tion of it, and gave directions for an army of eight thousand foot and one thousand horse to be levied there, which were for the most part Papists. 76. The Parliament met upon the 13th of April, 1640. The Earl of Strafford and Archbishop of Canterbury, with their party, so prevailed with His Majesty, that the House of Commons was pressed to yield a supply for maintenance of the war with Scotland, before they had provided any relief for the great and pressing grievances of the people, which bthe evil counsellors and actors of these mischiefs have been so quelled. 122. By the justice done upon the Earl of Strafford, the flight of the Lord Finch and Secretary Windebanck. 123. The accusation and imprisonment of the Archbishop of Canterbury, of Judge Berkeley; and 124. The impeachment of divers other Bishops and Judges, that it is like not only to be an ease to the present times, but a preservation to the future. 125. The discontinuance of Parliaments is prevented by the Bil
Harper's Encyclopedia of United States History (ed. Benson Lossing), Great charter (search)
John came to the throne, he quarrelled with the pope over the appointment of an archbishop of Canterbury, which at last culminated in the whole country being placed under an interdict, the most terrid some had suffered in person, were also on the same side. Stephen Langton, the Archbishop of Canterbury, supported the barons and the people, and when it was seen that nothing but force would do, thhurch, and amendment of our kingdom; by advice of our venerable fathers, Stephen archbishop of Canterbury, primate of all England, and cardinal of the Holy Roman Church; Henry archbishop of Dublin, Wiurity of the peace, or the majority of them, together with the aforesaid Stephen archbishop of Canterbury, if he can be present, and others whom he may think fit to bring with him; and if he cannot be we have caused to be made to them letters patent testimonial of my lord Stephen archbishop of Canterbury, my lord Henry archbishop of Dublin, and the bishops aforesaid, as also of Master Pandulph, fo
Harper's Encyclopedia of United States History (ed. Benson Lossing), Magna Charta, (search)
Magna Charta, The Great Charter, whose fundamental parts were derived from Saxon charters, continued by Henry I. and his successors. On Nov. 20, 1214, the Archbishop of Canterbury and the barons met at St. Edmondsbury. On Jan. 6, 1215, they presented demands to King John, who deferred his answer. On May 19 they were censured by the pope. On May 24 they marched to London, and the King had to yield. The charter was settled by John at Runnymede, near Windsor, June 15, 1215, and often confirmed by Henry III. and his successors. The last grand charter was granted in 1224 by Edward I. The original manuscript charter is lost. The finest manuscript copy, which is at Lincoln, was reproduced by photographs in the National manuscripts, published by the British government, 1865. For the complete text see Great charter.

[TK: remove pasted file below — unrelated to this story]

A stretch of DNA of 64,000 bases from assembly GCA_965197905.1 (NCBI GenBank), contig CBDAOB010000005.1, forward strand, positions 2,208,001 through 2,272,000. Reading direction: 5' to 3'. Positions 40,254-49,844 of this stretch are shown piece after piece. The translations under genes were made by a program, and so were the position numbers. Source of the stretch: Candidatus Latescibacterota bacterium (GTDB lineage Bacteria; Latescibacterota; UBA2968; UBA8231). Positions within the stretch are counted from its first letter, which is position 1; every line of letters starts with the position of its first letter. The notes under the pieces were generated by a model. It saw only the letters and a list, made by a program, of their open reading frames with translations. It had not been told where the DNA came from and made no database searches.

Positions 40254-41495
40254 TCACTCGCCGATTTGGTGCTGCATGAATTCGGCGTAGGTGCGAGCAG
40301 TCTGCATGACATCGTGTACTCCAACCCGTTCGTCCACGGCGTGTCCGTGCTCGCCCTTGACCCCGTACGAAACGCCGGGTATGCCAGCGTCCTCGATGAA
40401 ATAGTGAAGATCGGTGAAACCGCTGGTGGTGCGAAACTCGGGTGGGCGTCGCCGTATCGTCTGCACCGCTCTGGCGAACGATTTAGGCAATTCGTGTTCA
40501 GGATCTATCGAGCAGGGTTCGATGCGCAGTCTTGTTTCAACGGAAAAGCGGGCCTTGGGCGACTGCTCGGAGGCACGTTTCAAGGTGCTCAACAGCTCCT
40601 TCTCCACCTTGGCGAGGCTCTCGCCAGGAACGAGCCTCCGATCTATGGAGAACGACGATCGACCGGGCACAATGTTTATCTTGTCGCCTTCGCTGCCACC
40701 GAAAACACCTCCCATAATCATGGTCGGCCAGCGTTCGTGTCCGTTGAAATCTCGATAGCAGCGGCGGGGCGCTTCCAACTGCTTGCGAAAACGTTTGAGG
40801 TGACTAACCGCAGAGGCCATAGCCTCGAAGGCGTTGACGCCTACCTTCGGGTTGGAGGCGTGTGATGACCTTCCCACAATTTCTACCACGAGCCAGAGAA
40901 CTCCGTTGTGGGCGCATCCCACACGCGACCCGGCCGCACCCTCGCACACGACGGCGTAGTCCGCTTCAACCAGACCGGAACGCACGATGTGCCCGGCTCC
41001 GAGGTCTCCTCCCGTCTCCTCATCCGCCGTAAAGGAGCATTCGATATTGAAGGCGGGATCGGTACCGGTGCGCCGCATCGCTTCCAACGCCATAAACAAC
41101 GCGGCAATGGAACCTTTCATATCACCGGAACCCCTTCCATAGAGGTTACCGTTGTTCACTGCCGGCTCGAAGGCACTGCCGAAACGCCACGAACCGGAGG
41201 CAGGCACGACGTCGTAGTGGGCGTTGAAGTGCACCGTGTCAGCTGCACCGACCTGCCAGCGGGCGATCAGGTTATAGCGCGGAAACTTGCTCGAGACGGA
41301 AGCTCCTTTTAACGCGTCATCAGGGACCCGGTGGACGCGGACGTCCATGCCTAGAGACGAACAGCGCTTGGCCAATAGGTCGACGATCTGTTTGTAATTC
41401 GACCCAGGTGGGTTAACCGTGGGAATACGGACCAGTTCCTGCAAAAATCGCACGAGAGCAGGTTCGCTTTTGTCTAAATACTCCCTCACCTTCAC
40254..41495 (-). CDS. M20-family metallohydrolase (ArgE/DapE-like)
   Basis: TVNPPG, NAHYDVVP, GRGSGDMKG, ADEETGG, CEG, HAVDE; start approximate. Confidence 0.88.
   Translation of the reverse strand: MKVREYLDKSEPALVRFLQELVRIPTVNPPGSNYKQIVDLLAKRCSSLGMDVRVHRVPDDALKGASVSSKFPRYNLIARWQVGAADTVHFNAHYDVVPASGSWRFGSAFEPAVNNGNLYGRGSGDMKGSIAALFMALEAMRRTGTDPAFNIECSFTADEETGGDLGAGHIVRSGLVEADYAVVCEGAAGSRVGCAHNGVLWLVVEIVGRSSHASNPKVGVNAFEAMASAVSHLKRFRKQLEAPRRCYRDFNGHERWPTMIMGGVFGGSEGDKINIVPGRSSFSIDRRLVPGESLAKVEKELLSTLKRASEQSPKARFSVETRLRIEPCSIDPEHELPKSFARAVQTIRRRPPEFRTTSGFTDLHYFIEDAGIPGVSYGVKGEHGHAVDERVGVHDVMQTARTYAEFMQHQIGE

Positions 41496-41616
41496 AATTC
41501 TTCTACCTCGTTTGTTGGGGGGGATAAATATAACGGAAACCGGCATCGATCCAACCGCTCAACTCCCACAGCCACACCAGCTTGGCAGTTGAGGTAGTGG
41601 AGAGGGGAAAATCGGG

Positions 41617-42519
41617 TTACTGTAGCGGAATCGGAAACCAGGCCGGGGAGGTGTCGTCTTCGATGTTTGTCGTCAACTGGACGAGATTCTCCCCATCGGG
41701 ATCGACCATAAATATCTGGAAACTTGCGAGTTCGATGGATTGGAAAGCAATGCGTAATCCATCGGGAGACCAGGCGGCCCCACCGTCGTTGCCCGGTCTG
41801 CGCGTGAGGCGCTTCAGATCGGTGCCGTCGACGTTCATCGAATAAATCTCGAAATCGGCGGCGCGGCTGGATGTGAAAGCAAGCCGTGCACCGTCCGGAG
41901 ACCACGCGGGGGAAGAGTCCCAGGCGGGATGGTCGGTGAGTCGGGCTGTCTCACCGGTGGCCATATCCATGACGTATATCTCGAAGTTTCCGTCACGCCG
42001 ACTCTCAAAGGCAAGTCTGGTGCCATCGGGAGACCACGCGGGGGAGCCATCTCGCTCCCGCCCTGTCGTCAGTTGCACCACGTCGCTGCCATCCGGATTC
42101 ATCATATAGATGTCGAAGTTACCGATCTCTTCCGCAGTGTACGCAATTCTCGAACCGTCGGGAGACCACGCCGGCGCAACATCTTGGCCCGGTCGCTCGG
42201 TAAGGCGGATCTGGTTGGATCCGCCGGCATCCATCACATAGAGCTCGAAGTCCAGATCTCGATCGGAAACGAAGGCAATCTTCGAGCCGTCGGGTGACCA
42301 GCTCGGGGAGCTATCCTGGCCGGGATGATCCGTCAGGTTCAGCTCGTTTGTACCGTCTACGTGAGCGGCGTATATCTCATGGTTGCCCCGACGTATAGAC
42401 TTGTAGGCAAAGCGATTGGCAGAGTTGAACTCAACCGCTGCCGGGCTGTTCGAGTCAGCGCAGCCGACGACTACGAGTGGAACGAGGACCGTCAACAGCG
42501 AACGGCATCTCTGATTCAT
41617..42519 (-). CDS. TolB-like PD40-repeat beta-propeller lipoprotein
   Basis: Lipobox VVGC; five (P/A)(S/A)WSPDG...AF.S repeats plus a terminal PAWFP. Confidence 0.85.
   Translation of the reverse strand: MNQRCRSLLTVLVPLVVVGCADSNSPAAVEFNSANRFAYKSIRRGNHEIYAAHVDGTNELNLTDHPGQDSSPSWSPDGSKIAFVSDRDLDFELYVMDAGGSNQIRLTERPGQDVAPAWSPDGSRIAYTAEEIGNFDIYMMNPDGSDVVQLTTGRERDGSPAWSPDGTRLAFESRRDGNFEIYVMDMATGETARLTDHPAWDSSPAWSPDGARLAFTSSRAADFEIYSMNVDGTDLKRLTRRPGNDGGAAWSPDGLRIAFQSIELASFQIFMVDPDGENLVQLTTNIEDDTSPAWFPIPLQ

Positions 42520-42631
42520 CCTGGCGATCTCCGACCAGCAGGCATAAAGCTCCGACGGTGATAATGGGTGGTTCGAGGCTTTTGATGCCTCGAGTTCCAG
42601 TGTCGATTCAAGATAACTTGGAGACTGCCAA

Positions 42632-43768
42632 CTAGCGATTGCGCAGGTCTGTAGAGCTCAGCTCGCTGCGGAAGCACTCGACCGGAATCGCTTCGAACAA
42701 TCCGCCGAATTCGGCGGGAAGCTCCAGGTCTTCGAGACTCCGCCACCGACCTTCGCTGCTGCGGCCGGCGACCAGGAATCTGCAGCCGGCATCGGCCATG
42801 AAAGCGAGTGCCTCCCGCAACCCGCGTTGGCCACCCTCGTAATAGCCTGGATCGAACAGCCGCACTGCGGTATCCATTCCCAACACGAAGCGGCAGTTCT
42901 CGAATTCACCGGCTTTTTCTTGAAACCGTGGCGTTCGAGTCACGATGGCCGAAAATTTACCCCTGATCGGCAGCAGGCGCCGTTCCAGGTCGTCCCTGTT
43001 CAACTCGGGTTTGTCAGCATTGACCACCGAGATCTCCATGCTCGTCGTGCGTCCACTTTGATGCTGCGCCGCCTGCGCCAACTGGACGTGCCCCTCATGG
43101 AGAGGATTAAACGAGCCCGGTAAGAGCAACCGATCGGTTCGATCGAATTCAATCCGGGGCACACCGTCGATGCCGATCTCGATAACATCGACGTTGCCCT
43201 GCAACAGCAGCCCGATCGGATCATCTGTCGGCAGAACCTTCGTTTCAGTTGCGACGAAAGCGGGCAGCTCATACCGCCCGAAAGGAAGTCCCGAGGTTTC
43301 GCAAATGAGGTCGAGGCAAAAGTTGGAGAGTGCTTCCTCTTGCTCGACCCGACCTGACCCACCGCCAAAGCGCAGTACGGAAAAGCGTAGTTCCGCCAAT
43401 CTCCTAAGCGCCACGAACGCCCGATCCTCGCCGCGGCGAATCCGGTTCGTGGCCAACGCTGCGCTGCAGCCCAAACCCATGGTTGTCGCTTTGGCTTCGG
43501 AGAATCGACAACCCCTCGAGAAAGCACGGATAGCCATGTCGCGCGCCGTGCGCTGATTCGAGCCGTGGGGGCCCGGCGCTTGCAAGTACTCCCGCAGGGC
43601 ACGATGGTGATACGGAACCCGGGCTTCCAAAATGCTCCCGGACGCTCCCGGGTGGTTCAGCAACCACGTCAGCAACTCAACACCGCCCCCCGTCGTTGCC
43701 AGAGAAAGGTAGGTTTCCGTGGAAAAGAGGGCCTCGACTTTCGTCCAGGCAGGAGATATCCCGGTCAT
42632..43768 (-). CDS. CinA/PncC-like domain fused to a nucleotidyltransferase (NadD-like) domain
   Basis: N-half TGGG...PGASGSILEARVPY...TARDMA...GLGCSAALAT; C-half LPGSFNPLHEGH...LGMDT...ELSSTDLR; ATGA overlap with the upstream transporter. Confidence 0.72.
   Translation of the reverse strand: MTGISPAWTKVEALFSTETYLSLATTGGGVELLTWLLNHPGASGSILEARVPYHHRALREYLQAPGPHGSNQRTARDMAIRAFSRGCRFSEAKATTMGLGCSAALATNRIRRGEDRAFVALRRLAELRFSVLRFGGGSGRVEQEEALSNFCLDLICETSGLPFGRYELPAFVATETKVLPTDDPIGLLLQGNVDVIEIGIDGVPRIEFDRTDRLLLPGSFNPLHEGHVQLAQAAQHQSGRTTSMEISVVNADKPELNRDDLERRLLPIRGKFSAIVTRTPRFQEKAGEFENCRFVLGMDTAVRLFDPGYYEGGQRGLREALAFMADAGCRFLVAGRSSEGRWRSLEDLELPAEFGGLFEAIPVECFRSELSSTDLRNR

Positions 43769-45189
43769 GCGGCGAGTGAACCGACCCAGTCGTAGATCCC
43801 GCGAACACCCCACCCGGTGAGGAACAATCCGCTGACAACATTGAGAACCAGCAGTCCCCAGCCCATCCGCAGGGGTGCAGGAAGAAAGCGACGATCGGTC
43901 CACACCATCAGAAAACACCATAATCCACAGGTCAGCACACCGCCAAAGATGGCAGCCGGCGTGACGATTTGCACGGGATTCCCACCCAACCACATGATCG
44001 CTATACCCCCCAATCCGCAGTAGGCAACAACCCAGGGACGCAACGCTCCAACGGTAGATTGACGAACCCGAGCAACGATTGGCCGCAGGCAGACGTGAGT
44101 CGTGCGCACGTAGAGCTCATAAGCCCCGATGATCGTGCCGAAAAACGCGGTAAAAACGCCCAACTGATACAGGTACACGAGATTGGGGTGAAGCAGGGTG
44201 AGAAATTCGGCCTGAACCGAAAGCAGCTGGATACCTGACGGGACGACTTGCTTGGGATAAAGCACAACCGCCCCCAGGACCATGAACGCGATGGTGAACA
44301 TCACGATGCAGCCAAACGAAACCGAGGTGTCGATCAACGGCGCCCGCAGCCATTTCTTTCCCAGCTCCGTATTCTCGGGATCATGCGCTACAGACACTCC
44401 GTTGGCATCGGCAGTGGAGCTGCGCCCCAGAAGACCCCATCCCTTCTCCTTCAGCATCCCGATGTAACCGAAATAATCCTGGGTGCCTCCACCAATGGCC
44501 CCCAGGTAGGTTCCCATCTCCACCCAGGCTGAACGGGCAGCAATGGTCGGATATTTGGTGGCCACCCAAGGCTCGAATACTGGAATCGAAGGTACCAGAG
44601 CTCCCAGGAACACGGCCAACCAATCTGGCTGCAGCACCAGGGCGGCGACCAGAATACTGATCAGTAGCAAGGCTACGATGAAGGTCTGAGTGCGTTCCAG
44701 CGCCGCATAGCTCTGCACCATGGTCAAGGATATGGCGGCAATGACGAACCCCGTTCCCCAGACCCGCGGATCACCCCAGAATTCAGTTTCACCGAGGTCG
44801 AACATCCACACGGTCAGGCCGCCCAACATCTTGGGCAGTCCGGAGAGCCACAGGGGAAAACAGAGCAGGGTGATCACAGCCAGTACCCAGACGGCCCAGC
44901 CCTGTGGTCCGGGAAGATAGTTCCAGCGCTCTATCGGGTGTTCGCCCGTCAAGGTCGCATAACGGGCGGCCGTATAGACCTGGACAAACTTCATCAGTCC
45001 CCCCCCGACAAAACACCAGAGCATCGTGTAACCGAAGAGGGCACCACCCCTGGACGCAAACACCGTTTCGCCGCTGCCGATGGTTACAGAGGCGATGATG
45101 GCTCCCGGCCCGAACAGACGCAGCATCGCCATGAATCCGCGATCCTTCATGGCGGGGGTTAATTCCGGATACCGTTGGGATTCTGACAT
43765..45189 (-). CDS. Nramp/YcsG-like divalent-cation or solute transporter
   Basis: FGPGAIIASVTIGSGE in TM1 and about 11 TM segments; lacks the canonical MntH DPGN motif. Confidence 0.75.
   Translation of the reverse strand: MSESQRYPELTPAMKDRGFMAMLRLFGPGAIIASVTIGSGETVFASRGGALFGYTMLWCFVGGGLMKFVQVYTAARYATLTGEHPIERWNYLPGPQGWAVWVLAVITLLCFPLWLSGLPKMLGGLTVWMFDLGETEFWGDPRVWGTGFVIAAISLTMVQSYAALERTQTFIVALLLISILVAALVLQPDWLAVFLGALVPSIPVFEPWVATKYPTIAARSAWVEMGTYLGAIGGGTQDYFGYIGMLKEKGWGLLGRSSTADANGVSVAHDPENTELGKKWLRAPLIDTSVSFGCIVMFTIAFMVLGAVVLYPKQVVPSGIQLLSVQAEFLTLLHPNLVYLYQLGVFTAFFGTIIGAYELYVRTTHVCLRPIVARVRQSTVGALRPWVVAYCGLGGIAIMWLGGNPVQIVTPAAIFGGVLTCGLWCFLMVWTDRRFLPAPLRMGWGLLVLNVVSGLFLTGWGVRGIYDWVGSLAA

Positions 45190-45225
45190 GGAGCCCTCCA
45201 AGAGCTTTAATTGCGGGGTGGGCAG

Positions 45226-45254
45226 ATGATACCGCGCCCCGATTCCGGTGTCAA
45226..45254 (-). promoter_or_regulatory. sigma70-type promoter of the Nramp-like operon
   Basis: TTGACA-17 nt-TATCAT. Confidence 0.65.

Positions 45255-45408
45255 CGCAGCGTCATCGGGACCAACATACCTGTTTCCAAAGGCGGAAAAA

Harper's Encyclopedia of United States History (ed. Benson Lossing), Parton, James 1822-1891 (search)
Parton, James 1822-1891 Author; born in Canterbury, England, Feb. 9, 1822; was brought to the United States when a child; received a common school education in New York City; removed to Newburyport, Mass., in 1875. His publications include Life of Horace Greeley; Life and times Of Aaron Burr; Life of Andrew Jackson; Life and times of Benjamin Franklin; Manual for the instruction of rings, Railroad and political, and how New York is governed; Famous Americans of recent times; The words of Washington; Life of Thomas Jefferson, third President of the United States, etc. He died in Newburyport, Mass., Oct. 17, 1891.